As a frontier market, the countries of Africa represent both tremendous opportunities and tremendous risks. On the risk side of the ledger are all the usual complications of international trade and investment compounded by the problems inherent in a developing, emergent continental market consisting of 54 countries and 1.1 billion people – it's a lot to keep track of.
Luckily, the ups and downs of the African currency markets aren't one of them if you know where to look. To help with that, AFKInsider has compiled all the news you need to know now in order to slim down your currency risk.
When To Move
For a while now investors with interests in the Nigerian market have been expecting the central bank to devalue the local currency after it tumbled against the dollar for most of last year.
The naira, which lost more than 22 percent last year, has already lost a huge chunk of its value so far in 2016 on the unofficial (black) market to touch an all-time low of 305 to the dollar earlier this month.
But officially the Central Bank of Nigeria, which introduced tough "currency saving" trading rules last year to stem the rapid fall, still pegs the local unit at 198 to the greenback, something that investors have complained bitterly about.
The Nigerian non-deliverable currency forwards shows that markets expected the naira exchange rate at 265.00 to the dollar in six months time, and at 284.00 to the dollar in 12 months' time.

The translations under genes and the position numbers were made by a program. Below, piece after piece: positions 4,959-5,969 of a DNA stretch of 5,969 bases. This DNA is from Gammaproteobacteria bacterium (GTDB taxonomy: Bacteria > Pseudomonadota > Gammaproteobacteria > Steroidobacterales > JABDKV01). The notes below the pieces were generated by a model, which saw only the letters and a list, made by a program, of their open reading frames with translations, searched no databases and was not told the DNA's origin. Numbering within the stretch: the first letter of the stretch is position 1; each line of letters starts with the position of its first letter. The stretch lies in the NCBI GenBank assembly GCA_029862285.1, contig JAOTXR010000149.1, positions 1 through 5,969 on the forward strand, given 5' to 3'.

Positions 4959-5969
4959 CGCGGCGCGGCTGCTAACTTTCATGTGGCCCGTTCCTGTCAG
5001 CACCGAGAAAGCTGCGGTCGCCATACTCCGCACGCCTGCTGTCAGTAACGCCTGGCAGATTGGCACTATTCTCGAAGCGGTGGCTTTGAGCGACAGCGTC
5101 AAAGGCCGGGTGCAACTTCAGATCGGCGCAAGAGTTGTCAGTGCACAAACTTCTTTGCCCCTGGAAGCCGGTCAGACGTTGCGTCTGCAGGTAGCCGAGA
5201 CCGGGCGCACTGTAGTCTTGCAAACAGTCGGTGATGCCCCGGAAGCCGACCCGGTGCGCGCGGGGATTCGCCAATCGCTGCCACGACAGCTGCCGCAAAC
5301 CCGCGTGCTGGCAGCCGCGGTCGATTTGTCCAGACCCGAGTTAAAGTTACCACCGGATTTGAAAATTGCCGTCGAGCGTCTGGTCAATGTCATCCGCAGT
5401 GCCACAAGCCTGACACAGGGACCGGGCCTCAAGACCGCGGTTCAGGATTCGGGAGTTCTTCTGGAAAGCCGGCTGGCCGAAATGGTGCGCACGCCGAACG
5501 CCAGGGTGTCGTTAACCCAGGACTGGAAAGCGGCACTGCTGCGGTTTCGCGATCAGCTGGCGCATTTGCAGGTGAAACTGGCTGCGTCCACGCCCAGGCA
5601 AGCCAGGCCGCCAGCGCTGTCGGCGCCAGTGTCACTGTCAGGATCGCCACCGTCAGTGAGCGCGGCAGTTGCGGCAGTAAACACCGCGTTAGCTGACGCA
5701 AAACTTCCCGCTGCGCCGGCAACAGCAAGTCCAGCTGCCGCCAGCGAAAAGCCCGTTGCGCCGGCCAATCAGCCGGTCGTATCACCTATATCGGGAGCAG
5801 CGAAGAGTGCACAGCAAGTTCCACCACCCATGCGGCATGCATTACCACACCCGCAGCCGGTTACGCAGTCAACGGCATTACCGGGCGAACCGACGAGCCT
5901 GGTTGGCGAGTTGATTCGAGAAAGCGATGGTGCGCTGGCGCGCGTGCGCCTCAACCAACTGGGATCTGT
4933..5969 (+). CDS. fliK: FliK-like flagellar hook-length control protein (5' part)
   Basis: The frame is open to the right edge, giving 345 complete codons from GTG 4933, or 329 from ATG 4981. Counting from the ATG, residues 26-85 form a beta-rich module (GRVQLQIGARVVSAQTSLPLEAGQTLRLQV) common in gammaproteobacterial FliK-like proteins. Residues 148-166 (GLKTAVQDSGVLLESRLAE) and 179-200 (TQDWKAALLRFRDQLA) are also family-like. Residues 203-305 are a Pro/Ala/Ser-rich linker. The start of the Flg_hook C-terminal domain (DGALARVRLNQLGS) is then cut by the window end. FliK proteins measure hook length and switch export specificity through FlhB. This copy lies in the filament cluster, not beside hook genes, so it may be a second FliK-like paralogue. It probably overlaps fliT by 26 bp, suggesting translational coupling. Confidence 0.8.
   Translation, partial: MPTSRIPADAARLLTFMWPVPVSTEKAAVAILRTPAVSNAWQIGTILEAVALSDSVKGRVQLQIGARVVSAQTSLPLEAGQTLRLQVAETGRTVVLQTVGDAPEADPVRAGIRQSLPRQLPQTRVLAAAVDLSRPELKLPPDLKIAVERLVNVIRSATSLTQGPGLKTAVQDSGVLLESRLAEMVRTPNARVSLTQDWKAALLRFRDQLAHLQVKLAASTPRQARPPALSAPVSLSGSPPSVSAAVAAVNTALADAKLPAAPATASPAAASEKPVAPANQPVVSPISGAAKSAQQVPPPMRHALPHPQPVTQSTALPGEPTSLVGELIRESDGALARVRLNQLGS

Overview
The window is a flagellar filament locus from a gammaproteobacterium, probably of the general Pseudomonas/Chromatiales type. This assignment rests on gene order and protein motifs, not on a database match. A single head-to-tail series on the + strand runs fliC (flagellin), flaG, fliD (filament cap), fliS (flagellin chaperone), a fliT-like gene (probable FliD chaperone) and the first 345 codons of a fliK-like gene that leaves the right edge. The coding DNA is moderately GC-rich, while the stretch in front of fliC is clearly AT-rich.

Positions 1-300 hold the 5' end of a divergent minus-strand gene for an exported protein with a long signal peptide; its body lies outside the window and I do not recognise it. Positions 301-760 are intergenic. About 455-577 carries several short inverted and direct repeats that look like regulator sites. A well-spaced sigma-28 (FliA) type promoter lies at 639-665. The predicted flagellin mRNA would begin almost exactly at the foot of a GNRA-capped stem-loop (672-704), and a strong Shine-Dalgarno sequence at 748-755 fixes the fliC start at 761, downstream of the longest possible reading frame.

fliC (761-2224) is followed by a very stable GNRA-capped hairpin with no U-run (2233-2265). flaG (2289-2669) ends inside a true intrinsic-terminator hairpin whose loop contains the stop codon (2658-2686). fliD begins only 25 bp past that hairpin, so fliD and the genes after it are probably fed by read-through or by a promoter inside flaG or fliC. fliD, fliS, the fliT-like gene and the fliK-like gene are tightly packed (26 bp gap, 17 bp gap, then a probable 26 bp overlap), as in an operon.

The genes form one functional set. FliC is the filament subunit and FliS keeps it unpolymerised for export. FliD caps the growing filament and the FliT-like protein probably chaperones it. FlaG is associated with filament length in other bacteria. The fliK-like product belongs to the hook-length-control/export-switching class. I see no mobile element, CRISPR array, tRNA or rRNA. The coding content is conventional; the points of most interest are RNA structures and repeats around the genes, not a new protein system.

Despite growing pressure, including requests by the International Monetary Fund (IMF), to devalue its currency, the West African nation has remained adamant on keep its currency fixed at a lower rate than what market forces dictate, while restricting access to dollars.
"Their line has been to try to hold it as much as possible, and they are trying to continue that policy…alongside the restrictions on imports as well," Ravi Bhatia, director of Sovereign and International Public Finance at Standard & Poor's, told reporters in a briefing on Thursday.
"But at some point they are going to have to move," Bhatia said, adding he expected this to happen in one or two increments.
Nigeria's currency woes started with the sudden sharp fall in crude price on the international market in the last quarter of 2014, hurting the country's largest source of revenue and hard currency.
The country is the largest oil producer in Africa and depends on the commodity to finance over 70 percent of its annual budget.
With crude prices, now at about $30 a barrel, headed for the worst January drop in 25 years, Nigeria's cash crunch seem far from over and could see the naira drop to new record lows in coming weeks and months and with this decline a devaluation will only be a matter of 'when' and not 'why'.
The country has seen a continuous deceleration of economic growth since last year. It is also leading the regional fight against Islamic extremist group Boko Haram, which launched an insurgency in northeast Nigeria in 2009.
In October, CBN's Monetary Policy Committee warned that the Africa's largest economy could be headed for a recession if proactive steps were not taken to revive growth in key sectors including agriculture and manufacturing.
Financial Times report compared Nigeria's foreign exchange rate policy to Venezuela's and China's failed equity market strategy and said it it will not help in reassuring foreign investors who already have one foot on the exit.
"The effect is akin to calling last orders at a crowded bar," John Ashbourne, Africa economist at Capital Economics, told Financial Times. "It is hardly confidence-inspiring that Nigeria is copying a Chinese policy that is widely seen to have failed."